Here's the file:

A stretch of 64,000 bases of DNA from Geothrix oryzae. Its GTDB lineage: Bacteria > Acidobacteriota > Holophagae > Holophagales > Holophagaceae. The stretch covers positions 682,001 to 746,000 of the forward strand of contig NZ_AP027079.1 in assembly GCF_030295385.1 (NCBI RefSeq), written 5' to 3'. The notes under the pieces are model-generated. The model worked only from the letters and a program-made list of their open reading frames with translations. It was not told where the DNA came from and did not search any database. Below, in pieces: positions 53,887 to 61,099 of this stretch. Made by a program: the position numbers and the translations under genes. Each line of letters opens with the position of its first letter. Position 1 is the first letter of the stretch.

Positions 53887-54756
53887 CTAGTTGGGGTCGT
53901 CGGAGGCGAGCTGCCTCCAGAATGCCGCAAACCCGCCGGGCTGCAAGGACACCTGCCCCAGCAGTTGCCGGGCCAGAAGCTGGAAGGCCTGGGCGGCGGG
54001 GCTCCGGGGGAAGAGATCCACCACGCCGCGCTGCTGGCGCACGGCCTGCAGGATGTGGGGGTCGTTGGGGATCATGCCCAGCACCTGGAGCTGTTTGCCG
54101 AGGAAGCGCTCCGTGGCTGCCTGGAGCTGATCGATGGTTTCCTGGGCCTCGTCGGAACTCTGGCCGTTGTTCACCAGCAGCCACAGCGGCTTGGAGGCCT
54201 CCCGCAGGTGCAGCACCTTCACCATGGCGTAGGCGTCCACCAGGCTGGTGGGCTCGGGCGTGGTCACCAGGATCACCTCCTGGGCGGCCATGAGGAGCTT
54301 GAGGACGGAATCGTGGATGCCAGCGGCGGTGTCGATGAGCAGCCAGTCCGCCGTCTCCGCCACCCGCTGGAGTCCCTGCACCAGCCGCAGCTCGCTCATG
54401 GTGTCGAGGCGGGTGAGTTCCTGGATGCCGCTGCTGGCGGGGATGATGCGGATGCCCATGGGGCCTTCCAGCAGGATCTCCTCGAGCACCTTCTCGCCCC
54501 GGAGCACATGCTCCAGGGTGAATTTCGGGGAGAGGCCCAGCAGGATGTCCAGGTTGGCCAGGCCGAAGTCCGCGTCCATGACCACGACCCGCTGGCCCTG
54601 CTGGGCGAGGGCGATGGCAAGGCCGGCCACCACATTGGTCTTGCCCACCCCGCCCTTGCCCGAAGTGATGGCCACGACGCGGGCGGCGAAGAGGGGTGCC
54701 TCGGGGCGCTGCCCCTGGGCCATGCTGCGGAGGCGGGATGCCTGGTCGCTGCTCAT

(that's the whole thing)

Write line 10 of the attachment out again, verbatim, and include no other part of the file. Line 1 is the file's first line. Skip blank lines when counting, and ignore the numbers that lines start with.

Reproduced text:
54501 GGAGCACATGCTCCAGGGTGAATTTCGGGGAGAGGCCCAGCAGGATGTCCAGGTTGGCCAGGCCGAAGTCCGCGTCCATGACCACGACCCGCTGGCCCTG